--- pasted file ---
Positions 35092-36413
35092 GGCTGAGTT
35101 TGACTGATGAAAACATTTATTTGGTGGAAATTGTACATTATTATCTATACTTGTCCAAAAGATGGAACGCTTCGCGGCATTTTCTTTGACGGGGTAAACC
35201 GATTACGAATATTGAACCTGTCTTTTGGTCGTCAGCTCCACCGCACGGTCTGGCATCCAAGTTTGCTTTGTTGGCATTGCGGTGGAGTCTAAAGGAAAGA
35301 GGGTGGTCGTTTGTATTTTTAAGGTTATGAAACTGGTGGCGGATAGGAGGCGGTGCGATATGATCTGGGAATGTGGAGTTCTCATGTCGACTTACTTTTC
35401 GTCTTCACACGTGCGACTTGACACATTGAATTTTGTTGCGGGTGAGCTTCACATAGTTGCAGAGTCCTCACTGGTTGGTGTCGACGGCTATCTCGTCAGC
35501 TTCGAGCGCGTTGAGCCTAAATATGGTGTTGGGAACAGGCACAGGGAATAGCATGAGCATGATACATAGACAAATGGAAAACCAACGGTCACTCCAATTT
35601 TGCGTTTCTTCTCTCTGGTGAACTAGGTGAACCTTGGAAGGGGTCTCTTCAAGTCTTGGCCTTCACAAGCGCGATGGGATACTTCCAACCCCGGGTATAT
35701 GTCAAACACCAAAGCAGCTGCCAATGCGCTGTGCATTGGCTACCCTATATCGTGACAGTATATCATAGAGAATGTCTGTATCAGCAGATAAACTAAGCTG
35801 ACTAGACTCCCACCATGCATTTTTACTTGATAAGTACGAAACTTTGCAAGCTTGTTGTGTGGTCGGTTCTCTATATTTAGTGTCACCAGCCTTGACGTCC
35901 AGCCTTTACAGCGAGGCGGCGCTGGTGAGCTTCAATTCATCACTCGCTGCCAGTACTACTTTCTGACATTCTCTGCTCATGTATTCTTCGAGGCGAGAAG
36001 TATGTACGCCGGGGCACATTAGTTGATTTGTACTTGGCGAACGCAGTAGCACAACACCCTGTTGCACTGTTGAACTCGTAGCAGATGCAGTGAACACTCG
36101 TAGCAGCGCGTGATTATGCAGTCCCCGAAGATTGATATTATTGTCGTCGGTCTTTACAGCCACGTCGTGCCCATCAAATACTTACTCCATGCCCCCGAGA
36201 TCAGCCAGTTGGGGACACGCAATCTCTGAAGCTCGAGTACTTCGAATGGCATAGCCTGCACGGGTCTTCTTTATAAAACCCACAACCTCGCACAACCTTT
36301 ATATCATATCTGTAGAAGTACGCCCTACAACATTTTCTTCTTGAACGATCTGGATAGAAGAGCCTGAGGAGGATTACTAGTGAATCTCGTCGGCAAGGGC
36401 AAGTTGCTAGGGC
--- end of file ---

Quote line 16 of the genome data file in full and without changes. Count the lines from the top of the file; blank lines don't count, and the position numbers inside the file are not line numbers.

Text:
36401 AAGTTGCTAGGGC